Well, get THIS, Roman takes control of the speed of the car with Chekov’s Accelerator and WHAMMO KABOOM the duo die in a fiery crash with a different train on those same tracks at that same crossing.

Leaving Chuck and Lorna to express their love in the same carriage they were ditched in the dream sequence.

Wait, was it all a dream? I don’t know, maybe this was an early version of Total Recall.

So…many…questions. I know. Starting with the back seat accelerator. Is Roman Lex Luthor? It’s not really addressed WHY he has it. To take control of the car? You’re not steering, the driver can still turn the wheel and crash the car into a tree before you hit the brake from the back. I see it as an empty threat on Roman’s part, really. “I can put us all at risk,” is pretty much the only thing I take away from this device. This was followed up shortly thereafter with the death of the business rival. Maybe I wasn’t paying attention, because I don’t recall what animal killed the rival. And I sat through it twice.

You weren’t paying attention. Okay, confession: this movie is boring and, aside from some surreal moments, not very good. I don’t know how many people who saw this in the 40’s thought that the accelerator thing was a good idea or something other than “Look what the BAD GUY can do!” Roman has the money and connections to control people and also soup up his private car for what exactly? Beyond maybe intimidating THE PEOPLE IN THE CAR. Maybe this is an influence on Death Proof, except Roman himself will be the victim. Only in the dream sequence does Roman have power and influence, with nearly everyone ready to look the other way as Roman gets revenge. Really Roman kills one guy in his cellar, and beats his poor wife. Maybe Lorre’s character isn’t a bad guy, he’s just a jerk who happens to work for a criminal jerk, and died for no reason?

And, c’mon, would people have found this car modification to be unlikely if they didn’t believe it to be practical? “Oh, he added something to his car. So, that’s why he’s the bad guy, then?” I was scratching my head since the one person in the most danger would have been Roman. Why not have a henchman who throws a hat at people or something ridiculous like that?

So did the reveal that the middle 3rd was a dream ruin it? No, but it DID waste a lot of time. If Charles didn’t wake up after he died in the dream, was the 3rd act going to be Roman getting his comeuppance some other way? Was he going to trap himself in the wine cellar by accident or by Peter Lorre’s doing and be eaten by the mystery animal, and Lorre done in some other way, so that the doomed lovers would get some justice after all? And then post dream, it moved so quickly. Could it have been a mystery where Chuck is haunted by something else, a love he can’t remember? Is it Momento, where he falls for the same woman and then drugs himself into forgetting every day? BOTH pre & post dream scenarios I speculate on are far better movie ideas and I would totally watch that, 40’s Hollywood.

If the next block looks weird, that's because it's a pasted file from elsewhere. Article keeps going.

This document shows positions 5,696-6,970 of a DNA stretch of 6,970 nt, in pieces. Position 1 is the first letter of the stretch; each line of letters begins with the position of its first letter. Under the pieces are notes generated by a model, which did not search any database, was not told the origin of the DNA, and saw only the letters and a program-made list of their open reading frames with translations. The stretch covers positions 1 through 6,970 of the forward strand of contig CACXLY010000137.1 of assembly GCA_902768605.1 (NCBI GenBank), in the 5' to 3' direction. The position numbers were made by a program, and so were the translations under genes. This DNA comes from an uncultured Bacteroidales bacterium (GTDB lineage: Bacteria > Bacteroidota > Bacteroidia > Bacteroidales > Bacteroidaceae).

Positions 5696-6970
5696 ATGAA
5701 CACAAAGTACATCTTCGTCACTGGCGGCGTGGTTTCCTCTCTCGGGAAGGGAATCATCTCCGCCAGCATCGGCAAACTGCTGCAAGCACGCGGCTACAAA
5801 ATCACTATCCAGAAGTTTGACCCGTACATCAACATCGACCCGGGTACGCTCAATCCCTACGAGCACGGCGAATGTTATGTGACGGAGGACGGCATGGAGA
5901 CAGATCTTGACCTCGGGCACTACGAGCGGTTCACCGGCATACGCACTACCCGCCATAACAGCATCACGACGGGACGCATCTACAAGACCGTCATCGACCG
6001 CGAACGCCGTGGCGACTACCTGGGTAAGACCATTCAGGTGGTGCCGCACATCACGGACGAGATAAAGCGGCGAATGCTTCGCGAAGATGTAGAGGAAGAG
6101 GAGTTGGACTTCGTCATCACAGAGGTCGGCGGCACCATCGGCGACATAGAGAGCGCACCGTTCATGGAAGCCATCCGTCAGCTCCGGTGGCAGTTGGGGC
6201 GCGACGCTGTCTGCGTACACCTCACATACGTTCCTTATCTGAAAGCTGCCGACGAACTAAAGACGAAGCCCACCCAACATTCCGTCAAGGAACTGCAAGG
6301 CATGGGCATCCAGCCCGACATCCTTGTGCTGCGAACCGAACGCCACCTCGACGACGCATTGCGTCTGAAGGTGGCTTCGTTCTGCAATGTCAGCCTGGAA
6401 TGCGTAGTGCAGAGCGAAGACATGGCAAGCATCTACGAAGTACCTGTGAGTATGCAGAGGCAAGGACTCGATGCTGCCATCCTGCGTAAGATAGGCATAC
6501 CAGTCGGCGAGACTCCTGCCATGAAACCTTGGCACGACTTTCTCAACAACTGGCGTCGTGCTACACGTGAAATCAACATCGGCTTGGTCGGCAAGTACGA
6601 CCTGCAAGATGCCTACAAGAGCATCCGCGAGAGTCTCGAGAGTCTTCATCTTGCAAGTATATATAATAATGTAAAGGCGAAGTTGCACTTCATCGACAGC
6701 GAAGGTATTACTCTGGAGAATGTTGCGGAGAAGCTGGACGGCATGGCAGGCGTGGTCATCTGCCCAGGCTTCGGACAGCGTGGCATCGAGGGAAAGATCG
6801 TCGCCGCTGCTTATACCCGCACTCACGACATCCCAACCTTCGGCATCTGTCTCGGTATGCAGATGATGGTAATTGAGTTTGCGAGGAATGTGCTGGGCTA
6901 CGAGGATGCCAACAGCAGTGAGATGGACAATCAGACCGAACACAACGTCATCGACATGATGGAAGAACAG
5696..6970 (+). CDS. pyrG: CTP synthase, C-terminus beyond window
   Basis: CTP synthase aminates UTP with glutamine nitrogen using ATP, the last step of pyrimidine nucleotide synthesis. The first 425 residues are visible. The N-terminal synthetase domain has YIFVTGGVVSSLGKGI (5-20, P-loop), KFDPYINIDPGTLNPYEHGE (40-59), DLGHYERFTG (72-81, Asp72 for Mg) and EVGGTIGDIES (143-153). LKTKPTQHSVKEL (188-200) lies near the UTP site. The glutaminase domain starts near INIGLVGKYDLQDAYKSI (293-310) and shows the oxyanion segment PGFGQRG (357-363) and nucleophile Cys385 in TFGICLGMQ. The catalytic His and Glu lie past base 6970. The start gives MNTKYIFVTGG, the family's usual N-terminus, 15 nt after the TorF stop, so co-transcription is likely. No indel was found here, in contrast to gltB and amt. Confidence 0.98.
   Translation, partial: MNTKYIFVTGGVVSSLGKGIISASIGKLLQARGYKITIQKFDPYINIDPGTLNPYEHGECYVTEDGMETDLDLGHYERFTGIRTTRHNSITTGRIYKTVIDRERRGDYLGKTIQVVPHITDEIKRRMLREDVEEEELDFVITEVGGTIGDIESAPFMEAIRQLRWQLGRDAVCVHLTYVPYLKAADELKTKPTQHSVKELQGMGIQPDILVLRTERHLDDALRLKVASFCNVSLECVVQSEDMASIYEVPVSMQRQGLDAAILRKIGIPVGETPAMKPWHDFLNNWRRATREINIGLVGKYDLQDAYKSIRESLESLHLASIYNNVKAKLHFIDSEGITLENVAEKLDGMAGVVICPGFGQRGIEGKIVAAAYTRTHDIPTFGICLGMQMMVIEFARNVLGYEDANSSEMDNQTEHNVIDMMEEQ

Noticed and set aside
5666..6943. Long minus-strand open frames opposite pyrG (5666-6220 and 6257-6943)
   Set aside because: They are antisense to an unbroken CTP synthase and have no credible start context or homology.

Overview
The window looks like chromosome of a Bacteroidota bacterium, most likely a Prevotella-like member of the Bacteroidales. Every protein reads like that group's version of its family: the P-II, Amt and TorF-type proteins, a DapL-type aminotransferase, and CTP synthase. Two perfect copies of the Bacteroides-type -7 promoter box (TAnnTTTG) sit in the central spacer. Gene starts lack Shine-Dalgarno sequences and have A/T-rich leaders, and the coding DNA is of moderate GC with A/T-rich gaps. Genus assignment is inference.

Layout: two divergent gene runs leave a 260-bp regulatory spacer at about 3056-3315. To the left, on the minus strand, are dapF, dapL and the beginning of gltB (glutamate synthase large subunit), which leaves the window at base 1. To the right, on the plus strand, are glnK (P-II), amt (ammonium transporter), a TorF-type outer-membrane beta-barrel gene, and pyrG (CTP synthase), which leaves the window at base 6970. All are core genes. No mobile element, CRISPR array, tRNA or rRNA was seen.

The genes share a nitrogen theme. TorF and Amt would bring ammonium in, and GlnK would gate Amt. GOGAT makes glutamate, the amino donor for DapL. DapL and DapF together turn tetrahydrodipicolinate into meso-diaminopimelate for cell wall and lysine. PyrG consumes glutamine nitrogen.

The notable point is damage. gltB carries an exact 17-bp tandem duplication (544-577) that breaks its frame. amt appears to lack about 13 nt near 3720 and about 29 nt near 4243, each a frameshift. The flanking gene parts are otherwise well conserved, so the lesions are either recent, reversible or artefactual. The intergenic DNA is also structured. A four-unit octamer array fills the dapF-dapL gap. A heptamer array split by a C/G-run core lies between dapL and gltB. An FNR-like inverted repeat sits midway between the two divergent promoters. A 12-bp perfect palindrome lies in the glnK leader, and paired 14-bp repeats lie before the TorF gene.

That said, I’d like to compare it to another movie that gets surrealistically dream like, because it is: The Limping Man, starring Lloyd Bridges. It’s a dark film about a man trying to protect a woman doomed by her own criminal actions, and just as it is about to end on the darkest note for the damsel in her own distress, the hero wakes up on the plane, the whole thing being a dream. It’s visually stunning with some great shots that foreshadow the worst scenarios and you’re on the edge of your seat in those moment wondering if there will be a rescue, or if people deserve to be rescued, and then WHOOPS it was all a dream.

At least here, there’s a resolution, albeit by chance. Roman forced Peter Lorre to drive recklessly and that’s…why…Chuck and Lorna got to run off together. You know what? I almost excuse this nonsense if the moral of the story is to meet your problems head on. Chuck whisked Lorna away in the dream. Roman calmly let them go, but was able to use the entire populace of pre-Castro Cuba to hunt down and kill them. Post dream, once Chuck remembers who Lorna was, he runs to the mansion, beats up a butler, and once at the boat, which has a few hours to depart, he leaves Lorna in their passenger room to wait on the dock to confront Roman. Roman never shows, because the very thing Roman tried to use to show off his power over Chuck (which seeped into Chuck’s dream) ended up highlighting how little control Roman had. In the real world, Roman freaks out over losing Lorna, and forces Peter Lorre to race to the boat, or he won’t be able to control her any more. As his fiery death shows, Roman has none. I FIGURED IT OUT!

Wow! You figured it out, AND you’re handsome too. Should I watch this? No. It’s…pretty boring. And even if it has a story, it’s one that makes no logical sense, dream or no dream. Some people regard it as a post-war expressionistic European-style noir but I think that’s just because a 1/3rd of it is a dream and there’s some interesting visuals. It’s based off a book that probably dives much deeper into this story, but here it’s just a flat love drama thwarted by a character’s dream and some inept gangsters. Watch DIAL M FOR MURDER instead.

Anything else about the cast? Hopefully we’ll see more stuff with Robert Cummings in it. Steve Cochran, who played Roman, was a hit with the ladies (including some famous bombshells of the 50’s). He died surrounded by women (well, two of them teenagers) he had on his boat under the impression they were to make a movie. The ladies didn’t know how to pilot the boat and it drifted for almost two weeks before reaching shore.